Diagnosis can be made by physical examination by a Chartered Physiotherapist. Ice should be applied for 15 minutes, 3 times a day for 2 days to reduce inflammation and then a physio rehabilitation programme is begun. Electrotherapy can be effective in the early stages to promote faster healing and reduce pain. Mobilisation and deep tissue frictions are often used to aid ligament repair and help restore function and mobility. Thumb strength and dexterity can be improved by using hand therapy balls, grip strengthening devices and therapeutic putty. Thumb sprains tend to resolve in around four to six weeks with proper management and your physio will clear you for return to sport as soon as possible, often with taping to protect the joint.

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3. Finger / Thumb Fracture
A fracture is a break in the bone, which is either complete or partial. Most fractures are caused by a sudden injury that puts more pressure on the bone than it can withstand. There are 3 bones in each finger, called phalanges. Fractures can occur in the shaft of a phalanx, or onto the joint surface itself (called articular fractures). Shaft fractures need to heal in a position that lines up the joints at either end correctly. Articular fractures must be pieced back together again to make a smooth surface once more. An x-ray will confirm if a fracture has occurred and physiotherapy is used once the bone has been realigned and immobilised, usually by encasing it in plaster of Paris or a splint. Some fractures may only require taping to immobilize them.

Broken fingers usually cause immediate pain after trauma and sometimes deformity at a joint (commonly a dislocation) or through the bone as a fracture. If there is no deformity, a sharp pain is usually felt very specifically at the injury site. Bending the finger is often very painful but in some cases it can be moved and has only dull pain. Depending on their stability, some fractures may hurt more than others. Usually within the 5-10 minutes, swelling and bruising of the finger will occur and the finger will become stiff to move. If the fracture is severe, bruising from released blood may be seen immediately. Finally, if the swelling is excessive, numbness of the finger may occur because the nerves in the fingers are compressed. In all cases an x-ray is advised and sometimes an MRI. Occasionally surgery may be required and K-wires or pins and plates may be needed to re-align a bad fracture.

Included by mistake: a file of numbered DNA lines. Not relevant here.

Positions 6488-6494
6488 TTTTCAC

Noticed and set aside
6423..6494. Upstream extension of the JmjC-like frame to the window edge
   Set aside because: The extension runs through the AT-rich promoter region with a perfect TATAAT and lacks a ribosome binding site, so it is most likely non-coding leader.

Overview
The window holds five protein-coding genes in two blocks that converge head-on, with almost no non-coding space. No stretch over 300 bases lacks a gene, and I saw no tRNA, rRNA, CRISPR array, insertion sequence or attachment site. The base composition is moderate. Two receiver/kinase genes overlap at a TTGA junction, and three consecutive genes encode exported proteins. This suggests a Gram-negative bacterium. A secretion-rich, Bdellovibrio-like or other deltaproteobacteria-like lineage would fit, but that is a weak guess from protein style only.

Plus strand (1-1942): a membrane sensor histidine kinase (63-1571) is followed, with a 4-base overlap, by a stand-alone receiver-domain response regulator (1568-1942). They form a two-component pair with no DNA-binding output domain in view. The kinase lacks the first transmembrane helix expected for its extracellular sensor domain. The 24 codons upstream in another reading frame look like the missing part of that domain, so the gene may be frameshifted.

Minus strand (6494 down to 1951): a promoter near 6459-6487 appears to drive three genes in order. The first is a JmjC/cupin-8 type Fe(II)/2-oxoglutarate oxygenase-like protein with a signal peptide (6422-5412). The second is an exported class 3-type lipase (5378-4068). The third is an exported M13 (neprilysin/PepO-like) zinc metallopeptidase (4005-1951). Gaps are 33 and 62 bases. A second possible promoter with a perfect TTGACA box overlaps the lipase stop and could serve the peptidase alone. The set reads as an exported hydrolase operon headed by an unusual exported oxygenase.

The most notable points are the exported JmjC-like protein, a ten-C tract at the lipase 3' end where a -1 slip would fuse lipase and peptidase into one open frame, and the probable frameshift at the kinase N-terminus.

A Chartered Physiotherapist will firstly advise you what to do while you are in a splint or a cast to prevent further complications such as stiffness and muscle wasting. When the plaster/splint is removed rehab begins with the physio as the injured finger will be stiff and the hand will be weak from lack of use. Joint mobilisation, stretching and strengthening programmes, scar tissue management are all used to reduce any swelling, regain full muscle power and joint movement and bring back full function to the hand. Time to full recovery varies depending on the site and severity of the fracture but a Physiotherapist will give you a good estimate on your first day.

Most simple fractures heal with few long term problems, but complications can occur if they are nor rehabilitated properly; such as permanent stiffness, malunion (healing in the wrong position) or non-union (where the fragments fail to join together). Long term risks include early arthritis after articular fractures. 

Early
 diagnosis and proper physiotherapy management of any injury is essential to minimize further risk.